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Australia: in tent to keep them smoking
  1. Maurice G Swanson1,
  2. Lindsay Lovering2
  1. 1National Heart Foundation of Australia (WA Division);Maurice.Swanson{at}heartfoundation.com.au
  2. 2Western Australian Health Promotion Foundation (Healthway)

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    In an earlier article (Tobacco Control 2001;10:196–7) Todd Harper described how the tobacco industry has made the move into “below the line marketing”, including events management and relationship marketing, following bans on most forms of tobacco advertising in Australia.

    Following the passage of new and strengthened tobacco control legislation in Western Australia in 2006, point-of-sale advertising is now prohibited and the display of tobacco products is restricted to an area of one square meter inside retail outlets.

    Consequently, there is even more pressure on tobacco companies to find innovative ways to promote their product, particularly to teenagers and young adults. In the last few years the tobacco industry has turned its attention to outdoor music events.

    The strategy involves “sponsoring” popular outdoor music events during the summer months in Western Australia. In exchange for its “sponsorship” the tobacco company receives the use of a prime location near the stage for its tent, of which two sides are open, providing an alfresco atmosphere for its “smoking” chairs and bean bags. Inside the tent is a dedicated kiosk selling only one brand of cigarettes, staffed by attractive young women eager to engage in conversation with customers.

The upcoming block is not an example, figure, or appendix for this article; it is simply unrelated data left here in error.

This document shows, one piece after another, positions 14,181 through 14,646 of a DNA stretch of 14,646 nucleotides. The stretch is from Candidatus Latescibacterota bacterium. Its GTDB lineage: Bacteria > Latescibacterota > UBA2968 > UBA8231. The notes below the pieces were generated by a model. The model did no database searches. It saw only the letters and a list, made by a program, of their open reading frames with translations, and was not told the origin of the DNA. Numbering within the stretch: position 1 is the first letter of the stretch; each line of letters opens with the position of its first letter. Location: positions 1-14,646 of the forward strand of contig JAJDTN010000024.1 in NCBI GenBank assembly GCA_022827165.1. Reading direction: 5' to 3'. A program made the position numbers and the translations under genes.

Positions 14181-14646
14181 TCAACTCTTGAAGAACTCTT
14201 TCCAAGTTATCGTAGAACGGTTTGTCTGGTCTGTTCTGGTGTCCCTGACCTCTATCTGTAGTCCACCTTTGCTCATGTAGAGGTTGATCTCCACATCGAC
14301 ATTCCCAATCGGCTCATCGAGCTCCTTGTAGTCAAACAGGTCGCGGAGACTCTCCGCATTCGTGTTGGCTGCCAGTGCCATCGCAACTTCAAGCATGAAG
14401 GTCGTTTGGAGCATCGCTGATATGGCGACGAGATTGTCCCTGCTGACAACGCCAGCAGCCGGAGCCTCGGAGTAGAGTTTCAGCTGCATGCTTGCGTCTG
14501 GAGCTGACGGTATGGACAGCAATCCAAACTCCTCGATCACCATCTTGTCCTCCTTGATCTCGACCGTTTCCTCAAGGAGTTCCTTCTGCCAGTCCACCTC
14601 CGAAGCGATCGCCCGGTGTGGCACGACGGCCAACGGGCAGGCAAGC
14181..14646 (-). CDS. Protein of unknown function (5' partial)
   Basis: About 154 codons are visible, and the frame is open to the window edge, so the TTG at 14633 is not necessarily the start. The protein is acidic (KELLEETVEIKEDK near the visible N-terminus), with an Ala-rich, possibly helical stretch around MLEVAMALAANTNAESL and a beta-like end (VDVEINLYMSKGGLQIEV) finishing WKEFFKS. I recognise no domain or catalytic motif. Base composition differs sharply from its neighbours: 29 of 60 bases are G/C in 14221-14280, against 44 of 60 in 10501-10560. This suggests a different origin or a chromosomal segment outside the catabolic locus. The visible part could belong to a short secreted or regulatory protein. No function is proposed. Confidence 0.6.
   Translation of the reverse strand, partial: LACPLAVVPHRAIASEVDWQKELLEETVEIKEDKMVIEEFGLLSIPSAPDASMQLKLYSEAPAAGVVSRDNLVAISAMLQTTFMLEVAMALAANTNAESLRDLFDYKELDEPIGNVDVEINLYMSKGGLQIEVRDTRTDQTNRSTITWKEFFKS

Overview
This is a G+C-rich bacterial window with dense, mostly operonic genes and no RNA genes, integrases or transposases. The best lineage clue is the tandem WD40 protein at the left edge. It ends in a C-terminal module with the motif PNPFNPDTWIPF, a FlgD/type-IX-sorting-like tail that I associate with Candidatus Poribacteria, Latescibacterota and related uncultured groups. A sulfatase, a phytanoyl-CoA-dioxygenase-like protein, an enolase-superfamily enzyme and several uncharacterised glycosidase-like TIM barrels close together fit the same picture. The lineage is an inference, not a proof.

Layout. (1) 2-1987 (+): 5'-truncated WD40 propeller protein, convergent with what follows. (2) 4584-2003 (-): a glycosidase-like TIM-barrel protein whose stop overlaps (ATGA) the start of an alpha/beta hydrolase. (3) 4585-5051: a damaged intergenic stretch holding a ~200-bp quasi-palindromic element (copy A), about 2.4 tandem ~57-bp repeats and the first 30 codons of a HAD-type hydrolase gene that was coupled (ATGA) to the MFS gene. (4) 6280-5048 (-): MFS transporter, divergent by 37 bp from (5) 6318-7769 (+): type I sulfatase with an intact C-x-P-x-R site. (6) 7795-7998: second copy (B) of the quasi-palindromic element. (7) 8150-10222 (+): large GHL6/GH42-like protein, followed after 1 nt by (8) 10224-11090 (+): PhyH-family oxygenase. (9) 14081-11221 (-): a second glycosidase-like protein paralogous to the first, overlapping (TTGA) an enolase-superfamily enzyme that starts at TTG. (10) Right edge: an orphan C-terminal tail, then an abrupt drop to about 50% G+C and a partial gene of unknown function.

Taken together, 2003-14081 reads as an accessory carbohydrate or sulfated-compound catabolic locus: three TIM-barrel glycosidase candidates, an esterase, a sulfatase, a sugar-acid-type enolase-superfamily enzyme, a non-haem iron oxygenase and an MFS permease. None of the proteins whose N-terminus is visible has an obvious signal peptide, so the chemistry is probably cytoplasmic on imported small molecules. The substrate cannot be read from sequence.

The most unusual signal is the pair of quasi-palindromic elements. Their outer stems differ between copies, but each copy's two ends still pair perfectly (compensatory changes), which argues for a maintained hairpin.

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    While we have not yet sighted the “sponsorship” contract between the event organiser and the tobacco company, it has been indicated that the tobacco company may have paid A$1 (84 US cents) per attendee for the privilege of associating its brand with a popular music event and selling its cigarettes to an important target group. If this were so, then given the numbers attending one recent event, organisers would have received upwards of A$50 000 (US$42,100)—well in excess of the rates normally charged to other food and beverage outlets.

    Health organisations are working with the Western Australian Health Promotion Foundation (Healthway), and local governments, to replace these tobacco company “sponsorships” with a health sponsorship to promote an appropriate health message. This would also serve to remove the opportunity for cigarette sales at these events.

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